Protect Plants From Wind, Rains and Frost in the Garden

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Raised beds incorporate elements of both landscaping and gardening and are favored by MOTHER'S staff.

Protect your plants from the elements in early spring. Learn about the best methods used to protect plants in the garden.

Protect Plants From Wind, Rains and Frost in the Garden

The urge to knead the soil with our hands and tools, to
coax and nurse life from the earth, has been fueled by
months spent scanning seed catalogs. We’re spring’s
impatient gardeners anxious to get growing.

March winds won’t hear of it. They dry out transplants like
laundry on the clothesline. They chill and tear tender
stems and roots.

Then April rains drown plants, cool and compact the ground,
bruise seedlings, and wash out seedbeds.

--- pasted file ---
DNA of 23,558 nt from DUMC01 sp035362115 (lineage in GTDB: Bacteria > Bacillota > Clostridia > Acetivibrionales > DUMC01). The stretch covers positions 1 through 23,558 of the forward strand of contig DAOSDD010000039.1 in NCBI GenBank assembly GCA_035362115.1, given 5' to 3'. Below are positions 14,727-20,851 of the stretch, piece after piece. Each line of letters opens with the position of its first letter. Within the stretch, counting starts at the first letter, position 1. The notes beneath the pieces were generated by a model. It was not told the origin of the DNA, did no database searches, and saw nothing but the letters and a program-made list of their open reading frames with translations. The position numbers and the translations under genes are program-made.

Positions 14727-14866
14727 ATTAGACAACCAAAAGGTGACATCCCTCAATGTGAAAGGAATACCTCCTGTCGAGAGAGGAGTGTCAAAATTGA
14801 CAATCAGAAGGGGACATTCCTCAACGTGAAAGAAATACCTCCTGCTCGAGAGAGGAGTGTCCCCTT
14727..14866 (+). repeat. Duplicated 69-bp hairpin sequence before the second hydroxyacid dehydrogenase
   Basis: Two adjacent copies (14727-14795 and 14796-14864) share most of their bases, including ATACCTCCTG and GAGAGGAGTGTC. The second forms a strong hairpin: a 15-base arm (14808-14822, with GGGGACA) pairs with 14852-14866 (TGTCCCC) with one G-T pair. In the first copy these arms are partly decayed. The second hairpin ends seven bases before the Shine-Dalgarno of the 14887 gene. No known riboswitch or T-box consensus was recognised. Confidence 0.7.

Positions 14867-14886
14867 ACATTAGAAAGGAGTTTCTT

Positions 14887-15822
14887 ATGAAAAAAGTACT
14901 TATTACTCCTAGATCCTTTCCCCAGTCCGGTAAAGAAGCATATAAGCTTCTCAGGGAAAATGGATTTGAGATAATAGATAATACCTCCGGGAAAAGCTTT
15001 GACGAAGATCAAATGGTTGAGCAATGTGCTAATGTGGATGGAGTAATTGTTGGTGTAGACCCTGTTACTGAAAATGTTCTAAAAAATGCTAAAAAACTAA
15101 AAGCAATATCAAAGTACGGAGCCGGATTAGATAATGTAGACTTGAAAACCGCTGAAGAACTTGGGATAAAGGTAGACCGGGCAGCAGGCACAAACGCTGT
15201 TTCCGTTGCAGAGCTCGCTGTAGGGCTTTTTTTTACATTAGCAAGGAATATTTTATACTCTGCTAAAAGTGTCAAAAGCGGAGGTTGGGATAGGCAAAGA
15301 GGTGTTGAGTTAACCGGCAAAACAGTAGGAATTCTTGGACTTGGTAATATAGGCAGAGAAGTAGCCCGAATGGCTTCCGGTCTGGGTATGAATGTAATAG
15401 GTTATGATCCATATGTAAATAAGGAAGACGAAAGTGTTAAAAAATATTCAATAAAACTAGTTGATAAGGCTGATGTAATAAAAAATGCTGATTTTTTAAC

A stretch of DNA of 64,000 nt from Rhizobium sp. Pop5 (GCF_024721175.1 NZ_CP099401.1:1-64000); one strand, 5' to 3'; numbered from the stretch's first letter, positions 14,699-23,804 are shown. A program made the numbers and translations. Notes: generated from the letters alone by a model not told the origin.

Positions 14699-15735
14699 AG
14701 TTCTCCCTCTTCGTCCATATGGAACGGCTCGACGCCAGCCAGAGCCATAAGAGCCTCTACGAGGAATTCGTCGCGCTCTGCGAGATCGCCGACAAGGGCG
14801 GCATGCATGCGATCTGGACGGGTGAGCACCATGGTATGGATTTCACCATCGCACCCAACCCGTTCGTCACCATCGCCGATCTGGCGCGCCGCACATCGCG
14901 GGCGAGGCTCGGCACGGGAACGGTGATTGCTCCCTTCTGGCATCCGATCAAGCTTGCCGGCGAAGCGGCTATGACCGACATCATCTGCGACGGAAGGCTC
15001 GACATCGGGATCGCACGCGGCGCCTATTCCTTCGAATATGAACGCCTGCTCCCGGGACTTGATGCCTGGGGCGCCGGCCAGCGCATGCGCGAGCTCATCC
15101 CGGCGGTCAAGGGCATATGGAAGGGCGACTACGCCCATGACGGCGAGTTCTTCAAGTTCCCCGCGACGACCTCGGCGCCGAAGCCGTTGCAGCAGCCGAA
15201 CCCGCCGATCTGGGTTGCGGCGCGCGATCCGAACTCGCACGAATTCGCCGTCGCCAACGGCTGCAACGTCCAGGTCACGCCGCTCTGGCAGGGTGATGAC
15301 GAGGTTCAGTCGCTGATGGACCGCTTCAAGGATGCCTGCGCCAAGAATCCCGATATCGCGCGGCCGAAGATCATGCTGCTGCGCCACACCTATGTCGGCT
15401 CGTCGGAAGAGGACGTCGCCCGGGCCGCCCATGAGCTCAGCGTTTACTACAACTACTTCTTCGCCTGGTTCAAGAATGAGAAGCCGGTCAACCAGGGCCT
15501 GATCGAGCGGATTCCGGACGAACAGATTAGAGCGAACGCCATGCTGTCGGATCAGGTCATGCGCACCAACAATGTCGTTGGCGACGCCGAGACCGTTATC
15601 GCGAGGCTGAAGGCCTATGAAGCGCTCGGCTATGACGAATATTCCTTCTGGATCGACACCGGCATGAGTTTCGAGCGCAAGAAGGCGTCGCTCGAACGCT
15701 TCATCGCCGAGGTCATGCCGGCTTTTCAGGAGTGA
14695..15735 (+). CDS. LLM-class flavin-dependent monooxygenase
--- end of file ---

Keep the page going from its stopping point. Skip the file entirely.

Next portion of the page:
And, in a final holding action, May frosts pass their cold
judgment on early gardening hopes. In one still night, they
fell seedlings that represent weeks of nurturing.

Spring gardening is back yard gambling: The sooner we act,
the worse our chances. But while no gardener can eliminate
bad weather, everyone can take steps, large and small, that
will protect plants and greatly reduce the misfortune that foul wind, rain,
and cold bring.

The Right Gardening Site

Let’s start with the biggest-and primary–decision:
where you put your garden. Location is one of the most
important factors affecting a plot’s weather resistance.
Buildings, slopes, bodies of water, and surrounding